Date Published: October 4, 2018
Publisher: Public Library of Science
Author(s): Lucinda Kirkpatrick, Jennifer Graham, Sean McGregor, Lynn Munro, Matheus Scoarize, Kirsty Park, Bi-Song Yue.
There is growing recognition that with sympathetic management, plantation forests may contain more biodiversity than previously thought. However, the extent to which they may support bat populations is contentious. Many studies have demonstrated active avoidance of coniferous plantations and attributed this to the lack of available roost sites and low invertebrate density. In contrast, other work, carried out in plantation dominated landscapes have shown that certain bat species are able to exploit these areas. However, the extent to which bats use plantations for roosting and foraging, or simply move through the plantation matrix to access more favourable sites is unclear. We radio tracked female Pipistrellus pygmaeus over two summers to establish the extent to which individual bats use Sitka Spruce plantations in southern Scotland for foraging and roosting and assess the implications for felling operations on bats. Maternity roosts identified (n = 17) were in all in buildings and most were large (> 500 individuals). We found no evidence of bats roosting in mature Sitka Spruce crop trees, although several bats used roosts in old or dead beech and oak trees as an alternative to their main maternity roost. Home ranges were much larger (mean 9.6 ± 3.12 km2) than those reported from other studies (0.6–1.6 km2), and it is likely that roost availability rather than food abundance constrains P. pygmaeus use of Sitka Spruce plantations. At the landscape scale, most individuals selected coniferous habitats over other habitat types, covering large distances to access plantation areas, whilst at a local scale bats used forest tracks to access water, felled stands or patches of broadleaf cover within the plantation. Sitka Spruce plantations support a high abundance of Culicoides impuctatus, the Highland midge which may act as a reliable and plentiful food source for females during lactation, an energetically expensive period. The use of felled stands for foraging by bats has implications for forest management as wind turbines, following small-scale felling operations, are increasingly being installed in plantations; wind turbines have been associated with high bat mortality in some countries. Decisions about siting wind turbines in upland plantations should consider the likelihood of increased bat activity post felling.
In landscapes where we lack a thorough understanding of the interactions and relationships between organisms and their environment, it can be difficult to manage anthropogenic environmental change for the benefit of biodiversity. For example, commercially managed plantation forests, planted with non-native tree species, are a widespread land use type in much of Europe. However, information on the impact that management has on both abiotic and biotic environments, and consequently the organisms which are present, is sparse for many taxa. Plantations are usually large in size, intensively managed and often under surveyed, perhaps due in part to the perception of such habitats as poor for biodiversity. As a result, sufficient information to determine the impact of management on organisms [1,2] or to assess the influence of changing management practices is often lacking. There is growing evidence that changing forest management practices can facilitate social and ecological benefits without impacting economic performance [2–5], thereby providing an opportunity to manage plantations in ways that benefit both biodiversity and commercial interests.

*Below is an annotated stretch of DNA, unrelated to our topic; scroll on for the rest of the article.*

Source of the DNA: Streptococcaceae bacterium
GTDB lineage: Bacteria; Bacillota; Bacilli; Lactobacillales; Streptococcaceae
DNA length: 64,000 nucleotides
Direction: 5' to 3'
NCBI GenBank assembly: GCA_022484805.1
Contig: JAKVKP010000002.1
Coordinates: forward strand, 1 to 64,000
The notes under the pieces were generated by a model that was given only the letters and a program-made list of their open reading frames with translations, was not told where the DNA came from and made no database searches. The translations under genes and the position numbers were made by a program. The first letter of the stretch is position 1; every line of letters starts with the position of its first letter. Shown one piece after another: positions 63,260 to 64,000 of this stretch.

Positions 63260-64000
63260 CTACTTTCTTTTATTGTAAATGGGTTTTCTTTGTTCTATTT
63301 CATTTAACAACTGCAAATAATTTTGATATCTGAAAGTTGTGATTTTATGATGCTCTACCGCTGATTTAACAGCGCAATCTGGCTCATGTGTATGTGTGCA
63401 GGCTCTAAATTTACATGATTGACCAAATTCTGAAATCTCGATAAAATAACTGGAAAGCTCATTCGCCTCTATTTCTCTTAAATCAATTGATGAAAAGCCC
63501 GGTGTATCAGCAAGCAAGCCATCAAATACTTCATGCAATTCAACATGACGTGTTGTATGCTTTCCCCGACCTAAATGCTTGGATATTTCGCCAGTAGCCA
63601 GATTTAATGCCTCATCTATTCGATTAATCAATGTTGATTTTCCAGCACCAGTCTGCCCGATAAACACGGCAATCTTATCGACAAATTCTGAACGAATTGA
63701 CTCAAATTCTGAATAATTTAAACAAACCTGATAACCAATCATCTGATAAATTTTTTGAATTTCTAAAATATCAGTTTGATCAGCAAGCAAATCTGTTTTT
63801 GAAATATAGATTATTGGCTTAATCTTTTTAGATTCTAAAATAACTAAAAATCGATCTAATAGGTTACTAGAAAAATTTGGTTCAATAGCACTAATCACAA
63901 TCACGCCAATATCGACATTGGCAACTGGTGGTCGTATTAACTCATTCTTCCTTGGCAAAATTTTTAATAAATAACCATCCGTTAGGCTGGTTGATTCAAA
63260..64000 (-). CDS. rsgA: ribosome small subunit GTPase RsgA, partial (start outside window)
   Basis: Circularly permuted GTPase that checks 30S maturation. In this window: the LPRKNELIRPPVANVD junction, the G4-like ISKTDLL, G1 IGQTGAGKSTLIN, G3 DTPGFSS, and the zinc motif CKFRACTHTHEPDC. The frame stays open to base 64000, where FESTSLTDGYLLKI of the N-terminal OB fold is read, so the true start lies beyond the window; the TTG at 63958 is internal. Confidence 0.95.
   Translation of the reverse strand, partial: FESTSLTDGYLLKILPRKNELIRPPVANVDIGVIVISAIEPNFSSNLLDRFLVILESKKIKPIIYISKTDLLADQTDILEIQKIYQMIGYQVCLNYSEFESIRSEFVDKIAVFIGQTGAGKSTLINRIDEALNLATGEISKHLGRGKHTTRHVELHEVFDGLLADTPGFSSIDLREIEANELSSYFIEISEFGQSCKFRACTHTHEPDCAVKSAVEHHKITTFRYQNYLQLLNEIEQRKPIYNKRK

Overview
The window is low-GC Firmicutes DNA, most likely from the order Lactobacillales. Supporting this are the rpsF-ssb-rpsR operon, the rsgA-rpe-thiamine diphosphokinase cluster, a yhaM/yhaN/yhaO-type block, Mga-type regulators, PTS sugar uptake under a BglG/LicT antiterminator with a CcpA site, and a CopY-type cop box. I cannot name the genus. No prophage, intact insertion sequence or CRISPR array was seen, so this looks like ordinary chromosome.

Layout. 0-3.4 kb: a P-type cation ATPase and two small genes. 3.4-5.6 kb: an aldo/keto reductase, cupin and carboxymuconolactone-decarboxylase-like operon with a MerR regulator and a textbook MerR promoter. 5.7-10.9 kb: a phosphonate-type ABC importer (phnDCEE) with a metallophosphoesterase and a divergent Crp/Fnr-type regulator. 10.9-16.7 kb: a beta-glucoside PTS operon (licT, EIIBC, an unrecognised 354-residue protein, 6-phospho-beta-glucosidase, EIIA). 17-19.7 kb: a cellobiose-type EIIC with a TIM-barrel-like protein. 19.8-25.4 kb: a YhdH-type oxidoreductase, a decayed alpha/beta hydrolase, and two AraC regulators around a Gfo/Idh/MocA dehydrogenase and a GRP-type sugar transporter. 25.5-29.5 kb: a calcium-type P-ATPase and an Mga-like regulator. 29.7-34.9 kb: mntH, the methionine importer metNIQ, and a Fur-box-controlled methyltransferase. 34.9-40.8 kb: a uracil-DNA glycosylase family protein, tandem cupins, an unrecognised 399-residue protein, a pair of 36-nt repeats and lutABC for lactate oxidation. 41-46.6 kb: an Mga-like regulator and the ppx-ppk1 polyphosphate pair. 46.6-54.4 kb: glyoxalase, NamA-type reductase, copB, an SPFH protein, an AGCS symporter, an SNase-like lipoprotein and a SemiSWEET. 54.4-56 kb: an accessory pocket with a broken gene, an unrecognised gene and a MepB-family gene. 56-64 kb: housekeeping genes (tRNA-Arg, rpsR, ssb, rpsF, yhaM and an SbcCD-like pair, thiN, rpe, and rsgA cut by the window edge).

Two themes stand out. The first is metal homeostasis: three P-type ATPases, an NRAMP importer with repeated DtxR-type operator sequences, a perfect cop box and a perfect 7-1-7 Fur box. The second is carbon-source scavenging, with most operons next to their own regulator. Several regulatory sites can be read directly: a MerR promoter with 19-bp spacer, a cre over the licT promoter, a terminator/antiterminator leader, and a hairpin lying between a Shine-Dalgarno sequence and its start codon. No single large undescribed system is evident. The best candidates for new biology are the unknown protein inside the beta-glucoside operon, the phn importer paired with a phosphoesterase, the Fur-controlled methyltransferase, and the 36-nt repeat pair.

Eleven individual female P. pygmaeus (five in 2014, six in 2015) were radio tracked successfully for between 3 and 6 consecutive calendar days between June and August (Table 1). We collected a total of 9050 telemetry locations, which was reduced to 2371 after subsampling every five-minute intervals.
These results demonstrate that P. pygmaeus makes widespread use of a commercial Sitka Spruce plantation for foraging during an energetically demanding period. The results from the radiotracking support previous work in the same plantation system using a combination of acoustic monitoring and trapping. Using acoustic monitoring, we found higher activity at recently felled stands compared to other stand management types , with activity increasing after felling . Radiotracking confirmed preferential foraging over felled patches for a number of the individuals we tracked. There is a large, breeding population of P. pygmaeus in the study area as we identified several large roosts. While radiotracking is an intensive, costly and potentially invasive process, it provides unparalleled resolution of information about individual behaviour. Combining this with our findings in previous studies, we are able to confirm that P. pygmaeus use of commercial coniferous plantations does indeed seem to coincide with the presence of ephemeral but highly abundant invertebrate prey within an intensively managed, human dominated landscape. Whilst we are unable to estimate what proportion of bats in the 17 colonies located use plantations for foraging, the high density of individuals we recorded in building roosts within plantations suggests that P. pygmaeus use of the plantation matrix may be considerable. Our results differ from other studies carried out in predominantly agricultural environments with a low proportion of coniferous cover, which generally demonstrate avoidance of coniferous plantations [36,54,55]. In contrast, plantation cover dominated land use type in our study area. Although land cover within the plantations was heterogeneous when considering stand density and stand age, we found little evidence that bats preferentially selected broadleaf woodlands and avoided conifer. Habitat preferences were highly variable between individuals but consistent within individuals.